Sure to be of interest
to many reefkeepers is this abstract of a paper to be presented
at the 12th Annual Joint
Symposium of the Royal Academy of Hypertensives, RAH, and
the American Society for the Tasting of Materials, ASTM; to
be held June 3-7 in New York, New York.
A Round-Robin Panel Evaluation of the
Properties of Synthetic Sea Salt Mixes as Compared to a Standard
Reference Material. Mario Batali, Presenter.
There is considerable debate in the scientific
community about the attributes of the compositions of the
various Synthetic Sea Salt Mixes, SSSM's, (sometimes known
as Artificial Sea Water, ASW) available on the market. To
this end, we endeavored to quell some of this debate by conducting
a round-robin panel assessment of seven commercially available
SSSM's and compared them to a standard reference material.
This standard, Morton's Table Salt-Iodized (Morton International,
Inc; Chicago, Ill.), was evaluated against the SSSM's by a
panel of nine experts.
Each member of the panel was given large portions of McDonald's
French Fries (McDonald's Company; Oak Brook, Ill.) left unsalted.
They then applied liberal portions of the seven selected SSSM's
to these fries. The panel then conducted sensory evaluations
of each SSSM as compared to the standard material. Following
this rigorous testing they were asked to evaluate the various
Unfortunately, the most senior member of this panel was forced
to withdraw early in the testing because of acute attacks
of Angina Pectoris. This left only eight panelists
to continue evaluations.
After testing, all panelists agreed there was little difference
between the SSSM's but marked flavor differences when compared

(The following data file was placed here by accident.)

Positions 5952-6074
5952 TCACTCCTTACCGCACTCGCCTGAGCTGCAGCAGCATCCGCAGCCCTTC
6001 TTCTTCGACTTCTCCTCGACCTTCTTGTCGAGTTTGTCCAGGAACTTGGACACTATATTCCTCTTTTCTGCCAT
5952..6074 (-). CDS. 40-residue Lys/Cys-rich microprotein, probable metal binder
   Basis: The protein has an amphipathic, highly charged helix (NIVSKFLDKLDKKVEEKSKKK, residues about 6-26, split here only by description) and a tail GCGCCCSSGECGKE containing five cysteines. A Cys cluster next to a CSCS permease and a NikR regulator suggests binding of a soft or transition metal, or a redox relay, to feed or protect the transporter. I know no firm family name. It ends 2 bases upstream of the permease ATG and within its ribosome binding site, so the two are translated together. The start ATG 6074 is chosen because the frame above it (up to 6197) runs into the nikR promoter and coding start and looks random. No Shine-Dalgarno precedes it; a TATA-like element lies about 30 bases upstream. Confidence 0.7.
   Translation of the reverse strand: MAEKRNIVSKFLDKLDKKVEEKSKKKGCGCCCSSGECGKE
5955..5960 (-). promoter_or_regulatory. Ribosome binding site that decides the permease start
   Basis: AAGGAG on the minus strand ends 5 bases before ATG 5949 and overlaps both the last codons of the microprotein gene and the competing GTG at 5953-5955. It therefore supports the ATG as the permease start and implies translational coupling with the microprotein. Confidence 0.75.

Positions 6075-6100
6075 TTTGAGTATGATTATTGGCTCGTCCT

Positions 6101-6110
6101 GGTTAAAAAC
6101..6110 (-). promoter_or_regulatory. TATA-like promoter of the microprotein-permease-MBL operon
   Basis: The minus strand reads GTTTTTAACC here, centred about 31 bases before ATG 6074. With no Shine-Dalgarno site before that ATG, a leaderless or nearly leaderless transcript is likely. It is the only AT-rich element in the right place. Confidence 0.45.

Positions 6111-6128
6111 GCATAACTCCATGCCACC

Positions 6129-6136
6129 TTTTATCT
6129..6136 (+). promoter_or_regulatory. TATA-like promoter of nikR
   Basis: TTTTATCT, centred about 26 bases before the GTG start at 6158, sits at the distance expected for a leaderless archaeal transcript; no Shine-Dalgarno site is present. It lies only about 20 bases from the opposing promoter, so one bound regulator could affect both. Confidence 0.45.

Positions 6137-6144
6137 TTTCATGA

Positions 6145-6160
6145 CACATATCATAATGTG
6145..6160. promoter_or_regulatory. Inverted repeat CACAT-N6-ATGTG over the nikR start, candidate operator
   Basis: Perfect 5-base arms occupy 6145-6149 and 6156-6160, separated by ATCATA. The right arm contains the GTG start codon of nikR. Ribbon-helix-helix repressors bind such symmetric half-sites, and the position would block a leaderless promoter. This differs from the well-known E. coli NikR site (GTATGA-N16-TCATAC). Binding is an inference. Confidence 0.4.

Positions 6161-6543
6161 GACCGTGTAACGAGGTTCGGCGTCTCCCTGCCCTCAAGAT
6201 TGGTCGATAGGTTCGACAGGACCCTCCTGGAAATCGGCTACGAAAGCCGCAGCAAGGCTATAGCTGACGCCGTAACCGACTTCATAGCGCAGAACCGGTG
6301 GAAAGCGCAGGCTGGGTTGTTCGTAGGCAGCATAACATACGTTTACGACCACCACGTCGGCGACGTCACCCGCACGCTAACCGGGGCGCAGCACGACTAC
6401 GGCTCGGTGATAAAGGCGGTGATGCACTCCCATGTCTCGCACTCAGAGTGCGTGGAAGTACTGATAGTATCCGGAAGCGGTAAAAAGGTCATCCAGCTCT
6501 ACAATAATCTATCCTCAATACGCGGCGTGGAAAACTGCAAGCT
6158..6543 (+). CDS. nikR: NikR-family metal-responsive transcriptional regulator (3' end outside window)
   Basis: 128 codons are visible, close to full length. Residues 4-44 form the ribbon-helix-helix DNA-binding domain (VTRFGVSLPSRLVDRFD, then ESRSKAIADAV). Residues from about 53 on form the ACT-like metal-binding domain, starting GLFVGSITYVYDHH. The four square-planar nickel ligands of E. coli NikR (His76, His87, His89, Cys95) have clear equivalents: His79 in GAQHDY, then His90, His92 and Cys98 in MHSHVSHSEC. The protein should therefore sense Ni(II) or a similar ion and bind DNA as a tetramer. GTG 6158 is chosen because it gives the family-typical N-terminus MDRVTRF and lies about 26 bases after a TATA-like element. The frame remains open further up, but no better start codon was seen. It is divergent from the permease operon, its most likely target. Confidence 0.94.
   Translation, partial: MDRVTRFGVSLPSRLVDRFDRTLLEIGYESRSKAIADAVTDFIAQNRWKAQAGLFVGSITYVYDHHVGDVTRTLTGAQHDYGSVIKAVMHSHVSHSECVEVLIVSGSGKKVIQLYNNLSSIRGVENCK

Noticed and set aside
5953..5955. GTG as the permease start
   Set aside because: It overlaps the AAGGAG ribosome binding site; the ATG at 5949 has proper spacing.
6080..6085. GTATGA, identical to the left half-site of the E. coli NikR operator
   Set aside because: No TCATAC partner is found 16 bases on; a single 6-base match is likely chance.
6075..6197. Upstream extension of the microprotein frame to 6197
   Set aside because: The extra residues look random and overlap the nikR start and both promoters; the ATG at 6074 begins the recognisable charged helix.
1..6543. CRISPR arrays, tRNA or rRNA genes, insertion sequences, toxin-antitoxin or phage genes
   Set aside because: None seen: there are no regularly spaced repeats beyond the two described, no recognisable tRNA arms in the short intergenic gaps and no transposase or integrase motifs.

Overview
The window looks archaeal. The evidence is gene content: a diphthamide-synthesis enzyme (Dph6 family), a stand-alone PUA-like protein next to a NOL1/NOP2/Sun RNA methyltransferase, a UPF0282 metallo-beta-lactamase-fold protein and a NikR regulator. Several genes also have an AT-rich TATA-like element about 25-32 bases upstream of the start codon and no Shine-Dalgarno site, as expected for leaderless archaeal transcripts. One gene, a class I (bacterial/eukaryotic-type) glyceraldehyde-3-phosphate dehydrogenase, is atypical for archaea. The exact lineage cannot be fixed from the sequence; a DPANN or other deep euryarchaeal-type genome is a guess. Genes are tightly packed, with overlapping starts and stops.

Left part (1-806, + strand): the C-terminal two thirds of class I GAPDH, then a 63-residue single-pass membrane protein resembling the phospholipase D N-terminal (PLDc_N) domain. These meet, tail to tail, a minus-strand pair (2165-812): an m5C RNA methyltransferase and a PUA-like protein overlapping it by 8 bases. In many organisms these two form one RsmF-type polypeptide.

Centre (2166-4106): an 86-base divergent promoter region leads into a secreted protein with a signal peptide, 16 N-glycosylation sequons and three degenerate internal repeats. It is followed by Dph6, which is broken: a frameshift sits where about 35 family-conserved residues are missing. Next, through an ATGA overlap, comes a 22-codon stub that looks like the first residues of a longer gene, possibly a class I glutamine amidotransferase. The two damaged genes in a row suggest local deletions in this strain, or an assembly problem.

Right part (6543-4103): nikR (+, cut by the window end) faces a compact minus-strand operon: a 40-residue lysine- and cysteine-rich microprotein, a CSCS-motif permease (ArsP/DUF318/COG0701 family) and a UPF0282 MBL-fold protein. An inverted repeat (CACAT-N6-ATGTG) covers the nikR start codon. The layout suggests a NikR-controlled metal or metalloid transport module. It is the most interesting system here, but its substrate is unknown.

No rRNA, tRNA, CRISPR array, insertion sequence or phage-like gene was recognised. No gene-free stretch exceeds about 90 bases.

to the Morton's Salt standard. The most notable difference
was not one of taste, but the SSSM's did not exit the salt
dispensers as easily as the reference material. This may be
attributed to the sodium silicoaluminate, an anti-caking agent,
present in the Morton's but lacking in the SSSM group. The
study was conducted on a very humid and rainy day. This difference
caused one distinguished panelist to remark about the Morton's,
"When it Precipitates, it Flows!"
Some of the panel complained of flatulence, abdominal cramps
and diarrhea while using the SSSM's. This is thought to be
from the high levels of calcium and magnesium sulfates present
in the SSSM's but absent in the Morton's.
In a concurrent co-study, researcher Martha Stewart, ran
a double blind analysis of one of the more popular SSSM's,
Instant Ocean (IO), against the standard Morton's using the
male population at a Danbury, Ct. Institution, FCI. Half of
the study group received IO in their meals while the other
half received Morton's Iodized.
The most common comment is this test group was that the IO
tasted like it had saltpeter, sodium nitrate, as a component.
This compound has been said to reduce male libido when consumed
in the diet. As the manufacturer of IO claimed this compound
was not present in their formula, Ms. Stewart thought further
analysis was warranted. She personally examined the portion
of the test group, 231 males, who commented about the saltpeter.
Dissatisfied with those results, she decided to test the entire
group, 1274 males, for dysfunctions.
This work was extremely exhausting on Ms. Stewart and she
has since returned home to rest and conduct detailed mathematical
analysis on her data using the SPSD (Statistical Program for
the Social Diseases) as her analysis tool. She will hopefully
recover and be able to present her work as a separate paper
at the symposium.
It was also announced that Public Broadcasting, PBS, plans
to tape the panel taste test presentation and air it on their
show "America's Test Kitchen" following the conference.
Plans are also in the works to have Ms. Stewart's findings
aired by Women's Entertainment, WE, on the show "Talk